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Heart Health

Top 3 Herbs for Heart Health

Research demonstrates that after a heart attack, these botanicals can assist in recovery.

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“As serious as a heart attack.” That’s what they say. A cliché, but so true. Hopefully you will never have one, but statistics are not in your favor. Cardiovascular disease is the leading global cause of death, accounting for well over 17 million deaths per year, a grim figure predicted to grow to more than 23.6 million by 2030. About one in three deaths in the United States is attributed to cardiovascular disease. It claims more lives than all forms of cancer combined.

Modern medicine often helps people survive a heart attack, but once a patient has been stabilized, it’s critical to commit to some serious recovery. Think exercise, of course, but three outstanding herbs for heart health may speed the healing.


Hawthorne berries: Herbs for heart health

Hawthorn is the European Swiss Army knife of herbs for heart health and circulatory disorders. The plant contains an assortment of bioflavonoid complexes. Traditionally, the berries have been used, but modern research has confirmed the content of active ingredients in other parts of the plant.

Hawthorn improves flow in arteries and improves circulation to the heart. Several studies have shown that hawthorn extracts lower blood pressure. One British study successfully used hawthorn to lower blood pressure in diabetics. A 2003 meta-analysis found that “there is a significant benefit from hawthorn extract as an adjunctive treatment for chronic heart failure.” And several recent studies have found hawthorn to reduce heart damage during or after a heart attack.

A common dose is 80–300 mg of a standardized extract two to three times per day. If you are taking hawthorn berry in capsules, or using it as a tea or jelly, the recommended dose is at least 4–5 gm per day. Allow at least 2–4 weeks for the herb to take effect, and remember that it is a long-term therapy, so the effectiveness of hawthorn may still increase even after one to two months.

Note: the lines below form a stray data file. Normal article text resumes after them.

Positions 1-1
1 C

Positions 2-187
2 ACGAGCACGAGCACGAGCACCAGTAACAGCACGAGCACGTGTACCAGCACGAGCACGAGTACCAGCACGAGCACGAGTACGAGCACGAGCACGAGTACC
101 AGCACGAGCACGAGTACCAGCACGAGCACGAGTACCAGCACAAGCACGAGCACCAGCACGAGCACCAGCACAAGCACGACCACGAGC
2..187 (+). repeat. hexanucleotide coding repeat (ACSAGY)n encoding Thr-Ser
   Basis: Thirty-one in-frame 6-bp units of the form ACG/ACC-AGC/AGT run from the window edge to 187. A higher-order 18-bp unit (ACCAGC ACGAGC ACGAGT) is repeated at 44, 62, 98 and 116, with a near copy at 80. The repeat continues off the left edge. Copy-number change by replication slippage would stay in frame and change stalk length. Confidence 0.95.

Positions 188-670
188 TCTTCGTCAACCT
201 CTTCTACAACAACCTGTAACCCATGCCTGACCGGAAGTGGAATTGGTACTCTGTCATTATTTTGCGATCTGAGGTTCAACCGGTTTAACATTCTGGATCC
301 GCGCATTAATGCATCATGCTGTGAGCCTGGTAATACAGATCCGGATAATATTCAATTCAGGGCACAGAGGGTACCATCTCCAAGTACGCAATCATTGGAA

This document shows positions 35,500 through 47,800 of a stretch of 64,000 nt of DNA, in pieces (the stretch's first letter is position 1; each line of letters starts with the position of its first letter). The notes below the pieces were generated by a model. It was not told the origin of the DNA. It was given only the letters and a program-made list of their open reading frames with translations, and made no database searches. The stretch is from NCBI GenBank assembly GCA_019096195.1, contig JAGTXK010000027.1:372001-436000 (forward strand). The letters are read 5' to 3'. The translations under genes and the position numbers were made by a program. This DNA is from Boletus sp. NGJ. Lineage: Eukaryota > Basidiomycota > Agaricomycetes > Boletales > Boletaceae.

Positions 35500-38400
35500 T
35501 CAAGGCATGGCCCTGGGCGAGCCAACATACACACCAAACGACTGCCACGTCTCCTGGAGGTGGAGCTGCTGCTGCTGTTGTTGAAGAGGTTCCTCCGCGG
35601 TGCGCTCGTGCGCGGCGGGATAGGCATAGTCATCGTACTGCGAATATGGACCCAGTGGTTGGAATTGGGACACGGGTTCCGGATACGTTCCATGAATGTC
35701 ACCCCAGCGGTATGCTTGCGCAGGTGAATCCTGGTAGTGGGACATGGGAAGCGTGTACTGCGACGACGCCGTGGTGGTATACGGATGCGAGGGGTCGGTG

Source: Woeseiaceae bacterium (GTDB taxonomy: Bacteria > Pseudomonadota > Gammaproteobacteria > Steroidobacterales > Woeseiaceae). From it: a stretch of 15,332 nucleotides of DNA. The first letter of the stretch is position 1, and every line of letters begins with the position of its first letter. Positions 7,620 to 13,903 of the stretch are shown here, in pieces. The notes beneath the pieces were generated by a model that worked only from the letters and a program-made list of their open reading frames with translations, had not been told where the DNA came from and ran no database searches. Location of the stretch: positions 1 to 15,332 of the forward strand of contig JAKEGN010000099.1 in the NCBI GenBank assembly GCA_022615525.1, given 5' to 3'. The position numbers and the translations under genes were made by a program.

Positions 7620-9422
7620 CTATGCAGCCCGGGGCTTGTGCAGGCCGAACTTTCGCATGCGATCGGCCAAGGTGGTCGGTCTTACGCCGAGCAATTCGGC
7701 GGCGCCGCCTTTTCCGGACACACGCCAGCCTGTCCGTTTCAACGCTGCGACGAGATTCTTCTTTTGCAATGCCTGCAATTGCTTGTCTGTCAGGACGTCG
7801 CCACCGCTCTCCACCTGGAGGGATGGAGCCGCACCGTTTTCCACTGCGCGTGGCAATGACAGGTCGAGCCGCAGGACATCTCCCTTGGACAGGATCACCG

Turmeric is an herb noted for it's benefits for heart health and pain relief.

Turmeric might be just what the doctor ordered in a heart healing herb. More than 200 studies have confirmed the efficacy of turmeric and its active constituent, curcumin, in various heart conditions. It does about everything you would want to rejuvenate heart tissue, including having antioxidant properties, promoting heart circulation, healing the arterial lining, and reducing blood clots. A compelling study in the Journal of Nutrition and Metabolism showed that a daily dose of curcumin significantly improved the functional state of the blood vessels of healthy adults within two months. The study involved 59 healthy adults, who were assigned to either a placebo or 50 mg or 200 mg curcumin, for 8 weeks. The study looked at a primary underlying cause of cardiovascular disease, the inability of the inner lining of blood vessels to dilate fully. The 200 mg curcumin dose resulted in a “clinically substantial” 3 percent increase in dilation. The lower 50 mg dose resulted in a 1.7 percent increase. Other research shows that curcuminoids reduce the frequency of heart attack after coronary artery bypass.


Garlic is a noted herb for heart health.

When it comes to herbs for heart health, garlic is generally considered to be at the head of the class. For instance, research shows that garlic reduces blood pressure by about 5 to 10 percent, and garlic in higher doses may result in even greater declines.

One study looked at 47 people with mild hypertension. For 12 weeks, the patients received a daily dose of 600 mg of garlic powder, standardized to 1.3 percent alliin. The results? Systolic blood pressure was reduced by 6 percent, and diastolic pressure by 9 percent. Another study found garlic to be effective at reducing blood pressure in men with mild and moderate arterial hypertension. Numerous other studies show similar results. Garlic may also reduces heart tissue injury by way of its sulfur compounds, according to recent research.

Garlic powder extract standardized to contain 1.3 percent alliin is typically given in a dosage of 900 mg daily. Larger doses are safe, and you will likely have better results if you include more in your diet or use a higher dose.